I've made so many grumpy post this week. I should have called it "The Airing of Grievances" week or something. But today is not for that, because we have a couple of comics that make me happy. Mostly. So I guess there will still be some airing of grievances.
Patsy Walker aka Hellcat #13, by Kate Leth (writer), Brittney L. Williams (artist), Rachelle Rosenberg (color artist), Cory Petit (letterer) - Well, Felicia certainly knows how to pose impressively.
Patsy, Ian, and Jubilee were doing alright against Felicia and her goon squad, until they got dumped inside Bailey's magic bag. They spend some time stuck in there, Jubilee getting increasingly hungry, until the next time Bailey opens the bag, at which point they hop out. By then, Felicia has gotten Tom under her control. I'm sure having a friendly guy with no powers or combat experience will guarantee victory *rolls eyes*. But Zoe's heart has grown three sizes and may be ready to switch sides.
If all Felicia wants is whatever files and contact info for heroes Patsy has on her (poorly) encrypted computer, then why doesn't she, oh, I don't know, sneak in and steal it? Like a thief. There's no need for all this fighting and mind control, which is big and flashy, and could provoke a lot of hard feelings aimed specifically at her. Why the hell did she wait until now to steal the magic mind-control claw things, if they're so useful? She initially seemed like she was worried Patsy would catch wind of her because Hellcat isn't getting mixed up in crossover nonsense. Then why not deal with her when you have her wounded, off-balance and outnumbered instead of walking away?! None of it makes any damn sense. Felicia being the kind of casually cruel that helps someone up by grabbing the knife sticking out of their shoulder also doesn't track for me. Basically I don't buy in to any part of Felicia's characterization or actions in this story. Which is not entirely Leth's fault; Dan Slott put this in place, but she is the one trying to make a go with it, and sorry, no.
That is obviously a big difficulty to have with this story arc, which is too bad. The back and forth between Patsy, Ian, and Jubilee was a lot of fun. The lengths they go to trying to keep Jubilee from losing control, taking advantage of all the random crap Bailey has thrown in her Bag of Infinite Holding, that was amusing. Williams got to switch between a range of expressions, using her chibi style a few times, some humor stuff, and some more subtle stuff in the calmer moments. I wasn't expecting the page where they climb up the page towards the top of the bag, so I initially started at the top, then realized I was going backwards. I would have liked the colors to be a little brighter, but I imagine it wouldn't be very bright inside some strange pocket dimension existing within a handbag.
Unbeatable Squirrel Girl #15, by Ryan North (writer), Erica Henderson (artist), Zac Gorman (dream artist), Michael Cho (trading card artist), Rico Renzi (color artist), Travis Lanham (letterer) - Taskmaster appears to be doing the rare mime routine called "invisible dirtbike jump". It's very complex, but I think he nailed it.
While Doreen and a host of super-heroes get trounced by Taskmaster, Mew was just trying to live its cat life, watching mice (Doreen and Nancy should probably talk to their landlord about that) and sleep. But then Tasky destroyed a wall of the apartment and set Mew loose in the big city. Mew ultimately helps Doreen to devise a way to defeat Taskmaster, although she gets poor Pizza Dog to be the one in actual danger to manage it. Either way, Taskmaster is defeated thanks to his not having a tail, which does seem like something he'd struggle to copy.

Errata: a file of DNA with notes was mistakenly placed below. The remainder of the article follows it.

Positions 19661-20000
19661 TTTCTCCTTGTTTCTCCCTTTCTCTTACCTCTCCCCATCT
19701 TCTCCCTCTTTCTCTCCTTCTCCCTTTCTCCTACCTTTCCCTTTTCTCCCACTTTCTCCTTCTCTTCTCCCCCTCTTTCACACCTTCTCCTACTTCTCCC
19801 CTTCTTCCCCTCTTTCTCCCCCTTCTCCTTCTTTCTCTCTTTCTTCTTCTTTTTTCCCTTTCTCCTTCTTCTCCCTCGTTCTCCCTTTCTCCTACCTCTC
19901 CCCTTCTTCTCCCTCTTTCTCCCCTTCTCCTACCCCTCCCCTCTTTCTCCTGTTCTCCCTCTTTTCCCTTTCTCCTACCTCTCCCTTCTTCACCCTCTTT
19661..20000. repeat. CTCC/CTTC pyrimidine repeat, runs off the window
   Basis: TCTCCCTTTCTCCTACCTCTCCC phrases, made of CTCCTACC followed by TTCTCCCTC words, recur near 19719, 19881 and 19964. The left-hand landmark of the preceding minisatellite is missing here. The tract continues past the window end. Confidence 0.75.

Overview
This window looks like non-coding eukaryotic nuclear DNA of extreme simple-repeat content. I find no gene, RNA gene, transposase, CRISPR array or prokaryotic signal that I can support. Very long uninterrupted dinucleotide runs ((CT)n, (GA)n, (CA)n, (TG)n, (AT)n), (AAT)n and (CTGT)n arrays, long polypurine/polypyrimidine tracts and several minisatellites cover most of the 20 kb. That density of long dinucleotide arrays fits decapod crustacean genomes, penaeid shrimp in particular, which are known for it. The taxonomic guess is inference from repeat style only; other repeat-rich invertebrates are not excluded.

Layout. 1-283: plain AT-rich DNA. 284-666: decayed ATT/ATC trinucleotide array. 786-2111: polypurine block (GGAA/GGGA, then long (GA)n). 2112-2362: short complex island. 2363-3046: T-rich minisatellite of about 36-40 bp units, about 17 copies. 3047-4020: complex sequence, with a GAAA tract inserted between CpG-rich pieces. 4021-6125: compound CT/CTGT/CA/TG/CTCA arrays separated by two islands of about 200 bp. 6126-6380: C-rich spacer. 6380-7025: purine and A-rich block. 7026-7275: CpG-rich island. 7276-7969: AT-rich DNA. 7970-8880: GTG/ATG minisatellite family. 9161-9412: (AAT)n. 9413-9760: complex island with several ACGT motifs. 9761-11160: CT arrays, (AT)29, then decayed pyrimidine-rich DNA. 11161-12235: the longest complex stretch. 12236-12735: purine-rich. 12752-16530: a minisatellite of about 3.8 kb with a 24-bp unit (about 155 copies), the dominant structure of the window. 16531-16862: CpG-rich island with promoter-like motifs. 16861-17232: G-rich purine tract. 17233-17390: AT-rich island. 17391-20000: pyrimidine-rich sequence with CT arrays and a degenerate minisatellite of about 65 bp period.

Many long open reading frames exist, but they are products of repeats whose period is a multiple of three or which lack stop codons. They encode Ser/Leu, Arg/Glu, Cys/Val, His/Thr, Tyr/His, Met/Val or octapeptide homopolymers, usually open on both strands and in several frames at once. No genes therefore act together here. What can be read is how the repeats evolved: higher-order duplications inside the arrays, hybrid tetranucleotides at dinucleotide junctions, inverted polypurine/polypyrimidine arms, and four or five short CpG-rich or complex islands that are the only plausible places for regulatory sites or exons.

I got a good laugh out of Squirrel Girl being worried Taskmaster was going to copy her ability to debate with people and convince her to turn evil. Though she could have thwarted that by employing the same tactic the Swarm used against her. North writes a weird Taskmaster, though. Much closer to Dr. Doom than what I'm used to from Tasky. Maybe that's how he sounds translated through cat ears. They think everything sounds like arrogant boasting, because cats are also arrogant, and think they're hot stuff.
The way the panels are framed, with all the focus on Mew and whatever she's interested in, pushing the Taskmaster stuff repeatedly to the margins was a good touch. Especially since they did the same with a lot of the word balloons. I'm surprised Mew would be paying that much attention to humans that aren't talking about food or Mew. I guess just because the words are visible in the panel doesn't mean the character in it is necessarily paying attention. Although I think as comic readers we take it for granted that everyone relevant or necessary can hear whatever is being said unless the story tells us otherwise. But hearing isn't caring or comprehending, is it?
Mew's attempt to catch the mouse was one of Henderson's stronger efforts in an action sequence. Maybe because there wasn't dialogue, so she had more space to focus just on movement and the details. She draws animals in general very well. The bit where Mew struggles to get Pizza Dog to understand what she needs him to do, with the resulting chase scene was a nice bit of work. Nothing ground-breaking, just well-paced, and the panel of the rock starting to fall while Lucky is sitting on it confused has a Looney Tunes feel to it.